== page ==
Home » Creativity » Climbing Up the Cafe

Climbing Up the Cafe

In the course of writing, there are times when you find your body starting to do its best to disobey you.  Sometimes it’s a headache that robs you of the ability to concentrate.  Or your back hurts and you can’t sit right for more than ten minutes at a time.  Or it’s your eyes, or a cold, or any one of a hundred damn things . . .

Last night, for me, I was being hit on two fronts.

There are times when, after I’ve been typing for a few hours throughout the day–as I had to do with my job–my fingers start to swell.  It not only becomes uncomfortable, but it makes typing a difficult endeavor   Where once you feel as if your fingers are flying over the keyboard, they are now feeling like not just two balloons, but eight.  It’s like typing in gloves without the gloves.  You can motor through the discomfort, but you find you start making more mistakes than your ability to correct them allows.

There was something else, however:  a nagging pain in my lower abdomen.  Some people would call it “bloating”; I called it, “A tiny creature that has taken up residence in my bowels, and won’t sit still for more than fifteen seconds at a time.”  This one, more than the puffy fingers, was giving me fits.  It wouldn’t go away.  I’d head for the bathroom to “do something” to get rid of the discomfort, and within minutes it’d come back.  It was like that all the way up until the time I threw in my towel and headed off to bed.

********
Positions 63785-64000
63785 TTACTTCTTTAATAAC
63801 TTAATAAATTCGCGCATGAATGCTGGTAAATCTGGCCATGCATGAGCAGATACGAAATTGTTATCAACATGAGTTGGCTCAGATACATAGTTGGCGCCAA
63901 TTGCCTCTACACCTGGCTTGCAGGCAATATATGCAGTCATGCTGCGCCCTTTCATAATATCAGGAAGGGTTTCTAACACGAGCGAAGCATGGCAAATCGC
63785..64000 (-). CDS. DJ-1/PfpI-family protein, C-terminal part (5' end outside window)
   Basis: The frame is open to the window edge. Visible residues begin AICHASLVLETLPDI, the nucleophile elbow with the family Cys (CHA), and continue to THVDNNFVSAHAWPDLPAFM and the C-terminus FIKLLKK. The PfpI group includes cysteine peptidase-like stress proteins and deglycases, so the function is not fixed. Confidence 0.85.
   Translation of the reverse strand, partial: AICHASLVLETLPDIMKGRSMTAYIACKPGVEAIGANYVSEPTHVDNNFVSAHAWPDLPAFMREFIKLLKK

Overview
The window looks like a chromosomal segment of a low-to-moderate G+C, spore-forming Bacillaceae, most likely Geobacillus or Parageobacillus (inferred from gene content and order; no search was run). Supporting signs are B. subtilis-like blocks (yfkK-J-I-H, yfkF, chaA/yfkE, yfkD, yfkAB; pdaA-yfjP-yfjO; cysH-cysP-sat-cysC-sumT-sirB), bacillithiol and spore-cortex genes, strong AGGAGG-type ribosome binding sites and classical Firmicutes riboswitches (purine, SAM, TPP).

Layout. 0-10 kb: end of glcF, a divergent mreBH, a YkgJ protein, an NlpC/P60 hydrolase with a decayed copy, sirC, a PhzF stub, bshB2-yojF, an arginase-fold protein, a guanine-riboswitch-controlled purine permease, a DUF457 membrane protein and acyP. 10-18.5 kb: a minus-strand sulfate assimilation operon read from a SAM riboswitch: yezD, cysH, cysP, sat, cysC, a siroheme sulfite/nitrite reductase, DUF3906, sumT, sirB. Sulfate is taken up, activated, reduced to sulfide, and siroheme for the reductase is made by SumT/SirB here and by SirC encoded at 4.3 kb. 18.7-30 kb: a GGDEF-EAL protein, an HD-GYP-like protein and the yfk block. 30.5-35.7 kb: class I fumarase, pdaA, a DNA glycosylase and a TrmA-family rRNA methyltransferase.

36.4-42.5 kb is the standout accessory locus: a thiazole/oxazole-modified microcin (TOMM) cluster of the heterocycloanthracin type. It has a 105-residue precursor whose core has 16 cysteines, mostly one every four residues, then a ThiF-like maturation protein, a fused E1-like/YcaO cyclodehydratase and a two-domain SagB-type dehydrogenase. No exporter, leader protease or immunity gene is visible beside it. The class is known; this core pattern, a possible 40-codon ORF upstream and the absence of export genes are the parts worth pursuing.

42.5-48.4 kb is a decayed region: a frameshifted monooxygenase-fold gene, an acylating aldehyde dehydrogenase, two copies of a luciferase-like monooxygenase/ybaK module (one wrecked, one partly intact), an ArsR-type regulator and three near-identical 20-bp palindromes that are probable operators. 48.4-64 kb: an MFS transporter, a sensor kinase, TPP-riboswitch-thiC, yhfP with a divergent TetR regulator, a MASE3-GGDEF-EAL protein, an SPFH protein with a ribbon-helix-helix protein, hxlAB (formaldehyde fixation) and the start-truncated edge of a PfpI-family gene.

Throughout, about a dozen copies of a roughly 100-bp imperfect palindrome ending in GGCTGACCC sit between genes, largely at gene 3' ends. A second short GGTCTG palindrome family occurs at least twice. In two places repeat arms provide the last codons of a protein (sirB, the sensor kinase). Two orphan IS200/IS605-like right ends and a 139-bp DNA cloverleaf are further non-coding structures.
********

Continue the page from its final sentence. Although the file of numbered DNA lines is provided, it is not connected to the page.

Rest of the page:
The body:  can’t live with it, a festering pile of goo without it.

I resolved that rather than waiting until later in the evening, when I don’t feel as tried as I do when I first arrive home from work, I should write early on.  That way, I can power through what needs to be done, and get my thousand, or twelve hundred, or whatever words in before my fingers and body and brain all scream, “Viva la Vita!”, and start walking my ass to the guillotine.  Thanks, guys:  you’re real pals.

With all that going on, I still managed six hundred fifty words for the evening, with my musey sisters having their late get together, and Talia, one of the muses, remembering the last time she’d sat with her sister Erin–a time four years before, in a cafe in Austria, not far from the banks of the Danube River.  She remember the good parts of that conversation, and the bad parts–you know there’s going to be bad parts . . .

It was easy to imagine them sitting there, because I’ve done something similar.  In 2006, I had lunch in Arnhem, Netherlands, at a Turkish cafe situated on the banks of the Rhine River.  It was a gray day, a little rainy, an very quite.  As I ate my meal of beer cooked in stewed tomatoes, with a side of rice and cucumbers, and a Dutch beer as a beverage, I watched the river slowly flowing by, while directly in front of me, maybe a half a kilometer away, was the John Frost Bridge, a duplicate replacement named after the commanding officer who’d once held A Bridge To Far against overwhelming forces.

I can imagine how my muses felt, because I remember that ninety minutes or so I spent relaxing, imagining that there was no one else but me enjoying that moment.

Maybe I was meant to, because I’d write about it later?

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